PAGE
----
Others feel that the pandemic raises the import of testing, so that we can ascertain educational needs. However the federal ESSA mandated standardized tests are not deemed to be accurate about “learning loss”.

Our new Education Director, Michael Cordona, is standing firm in requiring states to conduct standardized tests.

There will be flexibility, but summative tests will be required.

“It is urgent to understand the impact of COVID-19 on learning,” Ian Rosenblum, acting assistant secretary in the office of elementary and secondary education, wrote to states. “We know, however, that some schools and school districts may face circumstances in which they are not able to safely administer statewide summative assessments this spring using their standard practices.”

Rosenblum said states would still have to publicly report data by student subgroups, as required. He also specifically encouraged states to extend the testing window for English-language proficiency tests.

Rosenblum did not give a deadline for when states would have to seek flexibility from accountability or other requirements. However he also said the department recognized that “individual states may need additional assessment flexibility based on the specific circumstances.” He added that in such cases, the department “will work with states to address their individual needs and conditions while ensuring the maximum available statewide data to inform the targeting of resources and supports.”

— Ian Rosenblum, Acting Asst. Sec. of Education

Assessing our Assessing!

Are we wasting student’s learning time, enthusiasm, and interest with multiple tests that bore them and often cause anxiety and discouragement?

As citizens we want to ensure effective public education for all. To determine if it is effective at the national, state, district, school, classroom, and student levels– we test.

Our students are tested in their classwork in daily and periodic tests, in district tests, in state mandated tests. Student learning time is devoted to testing in order to give us information we need to achieve effectiveness and equity. Delivering multiple varieties of assessment often interferes with quality curriculum and instruction by taking time and also by redirecting instruction to “cover” the test. In spite extraordinary expense of student and teacher time, test results often do not give teachers, students, or families usable information to improve learning.
Grade for our current assessment practices = D

Positive Assessment

CAST (the Center for Applied Special Technology) the developers of Universal Design for Learning framework use Assessment not from a “deficit perspective” but as an integral part of the learning experience. We have been and still are in such an urgent time, when students have lost opportunities. We must make use of the time to closely examine what each. student knows. Teachers are expert at thins.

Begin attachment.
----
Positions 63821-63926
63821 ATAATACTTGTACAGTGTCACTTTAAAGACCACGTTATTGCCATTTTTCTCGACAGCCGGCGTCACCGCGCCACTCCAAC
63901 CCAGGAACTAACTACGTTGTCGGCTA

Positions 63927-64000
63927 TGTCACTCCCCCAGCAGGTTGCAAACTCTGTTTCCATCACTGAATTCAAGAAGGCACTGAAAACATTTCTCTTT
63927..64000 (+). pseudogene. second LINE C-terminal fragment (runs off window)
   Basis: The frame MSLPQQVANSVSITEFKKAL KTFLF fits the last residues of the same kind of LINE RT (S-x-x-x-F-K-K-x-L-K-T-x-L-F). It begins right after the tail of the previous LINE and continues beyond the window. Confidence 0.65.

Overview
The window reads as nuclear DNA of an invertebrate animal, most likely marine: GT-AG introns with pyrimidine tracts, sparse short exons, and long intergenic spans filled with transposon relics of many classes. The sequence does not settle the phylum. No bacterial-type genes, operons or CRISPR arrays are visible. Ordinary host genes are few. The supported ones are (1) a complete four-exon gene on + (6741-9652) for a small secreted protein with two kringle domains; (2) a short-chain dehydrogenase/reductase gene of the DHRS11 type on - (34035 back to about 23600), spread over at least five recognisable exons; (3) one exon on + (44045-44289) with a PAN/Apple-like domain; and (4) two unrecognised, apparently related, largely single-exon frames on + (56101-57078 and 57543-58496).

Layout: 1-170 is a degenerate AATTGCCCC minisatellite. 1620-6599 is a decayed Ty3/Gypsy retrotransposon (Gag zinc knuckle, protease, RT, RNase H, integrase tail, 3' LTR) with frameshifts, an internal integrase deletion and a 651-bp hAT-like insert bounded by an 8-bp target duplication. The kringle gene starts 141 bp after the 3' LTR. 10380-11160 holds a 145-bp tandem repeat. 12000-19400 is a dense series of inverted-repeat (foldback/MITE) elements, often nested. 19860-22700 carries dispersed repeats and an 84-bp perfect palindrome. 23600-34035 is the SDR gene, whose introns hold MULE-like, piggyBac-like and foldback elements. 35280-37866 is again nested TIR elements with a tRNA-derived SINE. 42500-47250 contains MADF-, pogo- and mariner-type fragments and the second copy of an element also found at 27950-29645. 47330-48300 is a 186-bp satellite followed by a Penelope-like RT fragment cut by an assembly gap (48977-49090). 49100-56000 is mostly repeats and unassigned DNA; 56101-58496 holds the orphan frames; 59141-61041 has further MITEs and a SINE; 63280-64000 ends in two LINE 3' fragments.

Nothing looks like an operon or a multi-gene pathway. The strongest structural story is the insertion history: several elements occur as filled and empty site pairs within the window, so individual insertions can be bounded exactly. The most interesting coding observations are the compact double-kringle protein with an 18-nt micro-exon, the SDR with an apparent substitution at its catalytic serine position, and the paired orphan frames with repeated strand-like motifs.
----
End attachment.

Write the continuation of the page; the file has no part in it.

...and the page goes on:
CAST Big Takeaways on Assessment Now

Coherent Balanced Assessment

In 2001, an important report “Knowing What Students Know” was published, calling for a coherent, balanced system of assessments that meet the specific needs for learners, families, teachers, schools, districts, states and our nation. We have not succeeded in following the guidelines for coherence between tests. Since 2001 much has been developed in technology, gaming, cognitive psychology, understanding of the needs of today’s and tomorrow’s careers and lives. Yet, for the most part, we still have not integrated the 2001 basics.

Executive Summary, 17 pages.
Full Report, 383 pages.

CAST Series on Assessment: Assess for Learning —
CAST is a multifaceted organization with a singular ambition: Bust the barriers to learning that millions of people experience every day. Barriers are in the environment, not in the student. We need to shift the definition of Assessment from a negative reflection on what has not been accomplished to an integral part of learing.

What are “Balanced Assessment Systems and why do we need standardized annual assessments in addition to formative assessment and classroom assessments?

From the National Center for the Improvement of Educational Assessment (aka Center for Assessment)

The Center for Assessment, a non profit in Dover, NH, focuses on support
ing educators understanding the variety and importance of balanced assessment. The Center has been working since 1998 on supporting coherent systems of assessment.

Click here to access Assessment Learning Modules that describe types and usages of various kinds of assessment.

Educators and families across the country are observing and predicting learning loss in academics and social emotional learning losses as well. But what is our best course– is it to spend some of the prized limited school days on testing?